“This is not something that I am going to run by anybody,” might cause an eyebrow or two to raise when the potential future employer is going over resumes, no? Imagine going into your superiors office and telling them you’re going to say something that is going to anger half of the company’s clients, and that you’re not looking for them to sign off on it. You can kiss that job goodbye.
Kaepernick then took it a step further by wearing socks that depicted police officers as pigs, angering millions who support law enforcement.
Once all information is gathered — which skills the potential employee brings to the table and which negatives come with them — a risk/reward assessment is made.
Is the talent that Kaepernick brings to the table worth the media circus that comes with him?
For the owners of the 32 NFL franchises’, the answer has been a resounding no. Why hire a 33-year-old quarterback who hasn’t played in the NFL since 2016, with a history of angering half of the league’s paying customers, when there are younger, less controversial options at your disposal?
Not to mention, the NFL did finally give in and grant Kaepernick a chance to prove that his talent outweighs the drama in November 2019. Kaepernick and his team went back and forth on the details of the proposed workout, and his team decided they would rather run the workout themselves, and the whole thing fell apart. When you’re attempting to work in one of the most selective industries in the world, you don’t get to dictate how the interview process works.
Now, let’s take a look at Tebow.
For starters, he’s willing to make a position change in order to play in the NFL. He was unwilling to do so in 2012, and because of that, he found himself out of the league. Tebow has decided that playing professional football is more important than playing quarterback, and he’s getting a chance to make a team because of what he prioritizes.
It’s just not an apples to apples comparison, no matter what the race-baiting Left wants you to believe. The fact that Tebow was offered a contract to play tight end for the Jaguars is in no way a reflection on Kaepernick. If Kaepernick comes out and says that he’s willing to play tight end in the NFL, and then doesn’t get a tryout with a coach who happens to be a close friend, then the argument can be made.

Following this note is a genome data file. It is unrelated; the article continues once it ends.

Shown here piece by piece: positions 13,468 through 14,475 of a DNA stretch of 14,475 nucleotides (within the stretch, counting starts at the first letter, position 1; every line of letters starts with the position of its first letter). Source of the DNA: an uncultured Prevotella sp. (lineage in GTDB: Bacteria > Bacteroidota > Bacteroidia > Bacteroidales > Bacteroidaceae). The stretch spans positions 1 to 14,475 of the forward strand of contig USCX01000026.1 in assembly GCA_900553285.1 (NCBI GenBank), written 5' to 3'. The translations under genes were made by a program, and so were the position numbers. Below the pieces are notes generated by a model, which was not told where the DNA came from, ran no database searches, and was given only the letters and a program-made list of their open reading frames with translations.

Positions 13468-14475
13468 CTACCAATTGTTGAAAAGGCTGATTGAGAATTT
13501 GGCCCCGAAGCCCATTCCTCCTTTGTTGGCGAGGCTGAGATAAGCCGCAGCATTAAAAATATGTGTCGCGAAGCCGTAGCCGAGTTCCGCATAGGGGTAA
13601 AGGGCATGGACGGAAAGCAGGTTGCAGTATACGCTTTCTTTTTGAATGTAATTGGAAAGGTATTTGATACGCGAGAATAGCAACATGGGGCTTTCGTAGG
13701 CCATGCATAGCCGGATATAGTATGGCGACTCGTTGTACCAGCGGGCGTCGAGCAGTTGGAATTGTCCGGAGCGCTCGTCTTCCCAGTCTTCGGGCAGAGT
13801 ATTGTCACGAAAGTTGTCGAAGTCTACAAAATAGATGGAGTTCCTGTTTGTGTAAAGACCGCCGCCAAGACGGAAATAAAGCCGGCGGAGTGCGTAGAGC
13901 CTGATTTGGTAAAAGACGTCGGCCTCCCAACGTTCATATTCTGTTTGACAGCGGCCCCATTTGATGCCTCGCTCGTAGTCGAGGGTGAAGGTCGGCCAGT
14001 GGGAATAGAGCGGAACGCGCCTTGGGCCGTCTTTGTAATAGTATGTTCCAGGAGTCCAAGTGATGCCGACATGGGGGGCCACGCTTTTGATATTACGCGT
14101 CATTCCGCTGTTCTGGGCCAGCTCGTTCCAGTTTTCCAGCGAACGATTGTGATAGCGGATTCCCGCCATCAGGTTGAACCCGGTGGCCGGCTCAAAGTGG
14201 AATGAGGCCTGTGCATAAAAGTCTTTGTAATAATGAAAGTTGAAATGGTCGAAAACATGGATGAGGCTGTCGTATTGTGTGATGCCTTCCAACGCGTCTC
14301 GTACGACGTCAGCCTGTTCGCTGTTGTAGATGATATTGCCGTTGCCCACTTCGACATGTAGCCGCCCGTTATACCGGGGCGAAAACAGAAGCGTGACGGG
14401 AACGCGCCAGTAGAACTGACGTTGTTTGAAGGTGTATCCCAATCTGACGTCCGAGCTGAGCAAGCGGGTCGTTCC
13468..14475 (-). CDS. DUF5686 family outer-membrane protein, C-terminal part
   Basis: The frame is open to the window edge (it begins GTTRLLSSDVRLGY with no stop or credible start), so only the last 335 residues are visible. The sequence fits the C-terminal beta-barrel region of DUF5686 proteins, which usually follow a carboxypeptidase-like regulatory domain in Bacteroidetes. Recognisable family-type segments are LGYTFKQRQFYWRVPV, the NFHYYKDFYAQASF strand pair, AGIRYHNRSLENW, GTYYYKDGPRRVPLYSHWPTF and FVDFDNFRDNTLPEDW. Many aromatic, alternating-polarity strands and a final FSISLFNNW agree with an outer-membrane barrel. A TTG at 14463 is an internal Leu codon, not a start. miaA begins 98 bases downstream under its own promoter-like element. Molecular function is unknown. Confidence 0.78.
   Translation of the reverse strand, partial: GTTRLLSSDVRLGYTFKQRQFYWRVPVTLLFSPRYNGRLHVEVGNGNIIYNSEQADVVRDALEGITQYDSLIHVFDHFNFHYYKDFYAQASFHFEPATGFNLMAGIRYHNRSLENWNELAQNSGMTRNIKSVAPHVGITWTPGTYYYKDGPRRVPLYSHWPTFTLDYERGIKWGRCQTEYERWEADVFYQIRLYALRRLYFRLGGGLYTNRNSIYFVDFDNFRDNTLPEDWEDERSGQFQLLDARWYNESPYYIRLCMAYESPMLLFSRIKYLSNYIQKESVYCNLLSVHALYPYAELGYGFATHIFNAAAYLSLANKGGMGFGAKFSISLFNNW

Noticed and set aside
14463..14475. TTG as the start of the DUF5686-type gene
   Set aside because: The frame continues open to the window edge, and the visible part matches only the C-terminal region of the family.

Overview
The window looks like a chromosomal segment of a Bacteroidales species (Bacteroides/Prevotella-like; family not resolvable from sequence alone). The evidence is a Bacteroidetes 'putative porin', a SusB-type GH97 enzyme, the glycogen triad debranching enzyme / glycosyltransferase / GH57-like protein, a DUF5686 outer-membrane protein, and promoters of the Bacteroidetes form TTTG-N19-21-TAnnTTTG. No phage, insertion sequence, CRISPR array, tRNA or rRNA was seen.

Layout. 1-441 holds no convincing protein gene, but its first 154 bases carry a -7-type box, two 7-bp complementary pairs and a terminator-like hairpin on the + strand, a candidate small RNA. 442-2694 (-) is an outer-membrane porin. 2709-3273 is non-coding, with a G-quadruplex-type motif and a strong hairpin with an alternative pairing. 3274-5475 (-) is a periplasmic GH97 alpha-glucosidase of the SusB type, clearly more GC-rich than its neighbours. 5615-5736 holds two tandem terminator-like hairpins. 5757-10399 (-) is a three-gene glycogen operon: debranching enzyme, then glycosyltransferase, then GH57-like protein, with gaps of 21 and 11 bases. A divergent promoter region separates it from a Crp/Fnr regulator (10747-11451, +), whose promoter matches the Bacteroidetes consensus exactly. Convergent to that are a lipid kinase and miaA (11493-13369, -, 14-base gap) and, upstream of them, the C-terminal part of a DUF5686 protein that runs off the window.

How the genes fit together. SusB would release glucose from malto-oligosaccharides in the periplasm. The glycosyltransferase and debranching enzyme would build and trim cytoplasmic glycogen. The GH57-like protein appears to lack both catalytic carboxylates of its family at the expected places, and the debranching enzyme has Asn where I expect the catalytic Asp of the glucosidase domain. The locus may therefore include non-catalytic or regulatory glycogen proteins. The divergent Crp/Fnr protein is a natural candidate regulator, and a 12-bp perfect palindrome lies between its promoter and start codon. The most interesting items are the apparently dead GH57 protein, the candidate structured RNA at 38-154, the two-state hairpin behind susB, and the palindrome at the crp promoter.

Additionally, Tebow doesn’t bring nearly the media attention that Kaepernick would bring. What has Tebow done that would cause an owner to pause? He’s not afraid to tell the world that he’s a Christian? That’s hardly the same as calling all police officers “pigs” and hating America.
So, yes. Kaepernick is partly out of the NFL because of his views on social justice, and it certainly plays a role in his inability to get an invite to a training camp. But that’s how things work in the real world. When your actions impact business, there are consequences.
The NFL is a business, and the talent that Kaepernick would bring to a team is not enough to outweigh the negatives that come with him.
Joe Morgan is the Sports Reporter for The Daily Wire. Most recently, Morgan covered the Clippers, Lakers and the NBA for Sporting News. Send your sports questions to email@example.com.
The views expressed in this piece are the author’s own and do not necessarily represent those of The Daily Wire.